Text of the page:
Helen Walters on a recent talk from the heads of IDEO in New York titled Leading Innovation: Process Is No Substitute:
In most companies, there's a profound tension between the right-brainers (for lack of a better term) espousing design, design thinking and user-centered approaches to innovation and the left-brained, more spreadsheet-minded among us. Most C-suites are dominated by the latter, all of whom are big fans of nice neat processes and who pay good money to get them implemented rigorously. So often, the innovation process is treated as a simple, neat little machine. Put in a little cash and install the right process, and six months later, out pops your new game-changing innovation -- just like toast, right from the toaster. But that, of course, is wrong.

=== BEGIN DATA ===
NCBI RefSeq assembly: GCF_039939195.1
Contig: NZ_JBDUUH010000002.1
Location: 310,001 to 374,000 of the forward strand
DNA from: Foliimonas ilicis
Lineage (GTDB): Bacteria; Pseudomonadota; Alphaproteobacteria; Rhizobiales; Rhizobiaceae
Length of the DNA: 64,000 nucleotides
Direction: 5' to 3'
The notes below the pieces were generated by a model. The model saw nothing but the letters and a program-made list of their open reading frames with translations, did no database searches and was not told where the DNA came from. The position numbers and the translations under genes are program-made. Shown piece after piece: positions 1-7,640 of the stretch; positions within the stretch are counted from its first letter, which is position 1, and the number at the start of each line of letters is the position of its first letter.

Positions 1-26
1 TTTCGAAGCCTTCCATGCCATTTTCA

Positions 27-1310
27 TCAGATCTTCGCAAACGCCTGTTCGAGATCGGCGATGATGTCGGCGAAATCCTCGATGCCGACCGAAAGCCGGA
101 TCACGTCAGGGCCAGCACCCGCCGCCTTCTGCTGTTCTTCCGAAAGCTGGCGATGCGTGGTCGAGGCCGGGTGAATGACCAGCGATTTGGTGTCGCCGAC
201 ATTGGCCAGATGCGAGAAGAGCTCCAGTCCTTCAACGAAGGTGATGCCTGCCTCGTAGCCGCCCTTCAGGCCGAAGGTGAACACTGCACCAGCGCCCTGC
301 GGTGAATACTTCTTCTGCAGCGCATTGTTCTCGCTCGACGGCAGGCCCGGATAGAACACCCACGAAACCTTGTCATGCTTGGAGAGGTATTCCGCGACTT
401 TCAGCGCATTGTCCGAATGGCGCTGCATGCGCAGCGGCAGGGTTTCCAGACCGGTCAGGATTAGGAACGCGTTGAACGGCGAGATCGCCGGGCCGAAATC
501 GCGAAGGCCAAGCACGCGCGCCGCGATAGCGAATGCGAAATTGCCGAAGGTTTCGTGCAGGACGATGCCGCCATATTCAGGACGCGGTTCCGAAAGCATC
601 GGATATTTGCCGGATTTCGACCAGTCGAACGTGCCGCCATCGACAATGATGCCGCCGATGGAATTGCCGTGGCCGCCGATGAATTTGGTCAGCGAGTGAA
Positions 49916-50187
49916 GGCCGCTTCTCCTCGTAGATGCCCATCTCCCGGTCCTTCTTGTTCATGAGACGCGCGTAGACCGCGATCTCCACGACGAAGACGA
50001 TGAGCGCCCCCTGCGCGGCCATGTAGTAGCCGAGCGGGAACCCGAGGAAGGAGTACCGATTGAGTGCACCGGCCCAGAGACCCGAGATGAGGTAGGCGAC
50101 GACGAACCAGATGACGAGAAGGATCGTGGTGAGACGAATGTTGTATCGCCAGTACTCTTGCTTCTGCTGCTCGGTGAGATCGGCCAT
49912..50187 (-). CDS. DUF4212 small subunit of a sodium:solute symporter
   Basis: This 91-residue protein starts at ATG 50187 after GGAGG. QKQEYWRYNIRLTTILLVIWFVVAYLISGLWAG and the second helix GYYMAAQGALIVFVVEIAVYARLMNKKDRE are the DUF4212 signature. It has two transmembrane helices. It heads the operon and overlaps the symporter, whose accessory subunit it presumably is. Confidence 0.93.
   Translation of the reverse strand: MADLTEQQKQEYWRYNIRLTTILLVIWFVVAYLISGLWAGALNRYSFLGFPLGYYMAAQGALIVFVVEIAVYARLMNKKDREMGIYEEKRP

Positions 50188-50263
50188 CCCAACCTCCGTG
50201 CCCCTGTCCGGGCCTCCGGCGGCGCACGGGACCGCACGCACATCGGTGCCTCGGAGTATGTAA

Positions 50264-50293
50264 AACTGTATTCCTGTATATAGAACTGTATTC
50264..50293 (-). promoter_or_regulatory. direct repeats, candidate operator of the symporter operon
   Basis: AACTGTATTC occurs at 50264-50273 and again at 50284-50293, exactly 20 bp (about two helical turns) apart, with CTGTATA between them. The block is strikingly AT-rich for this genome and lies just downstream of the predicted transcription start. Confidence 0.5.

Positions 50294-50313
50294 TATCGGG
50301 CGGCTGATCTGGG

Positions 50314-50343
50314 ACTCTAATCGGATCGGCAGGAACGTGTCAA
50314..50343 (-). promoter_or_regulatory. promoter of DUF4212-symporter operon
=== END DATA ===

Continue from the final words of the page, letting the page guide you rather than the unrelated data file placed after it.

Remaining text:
The "seven sins" that Walters covers are spot on, and the piece is worth reading in full. In particular, there is an overriding theme from which we could all benefit:
- build inclusion into process rather than protectionism,
- execute quickly and let momentum work in your favor,
- and finally, change (innovation) takes time -- "be explicit about the impact that you expect" from your change efforts.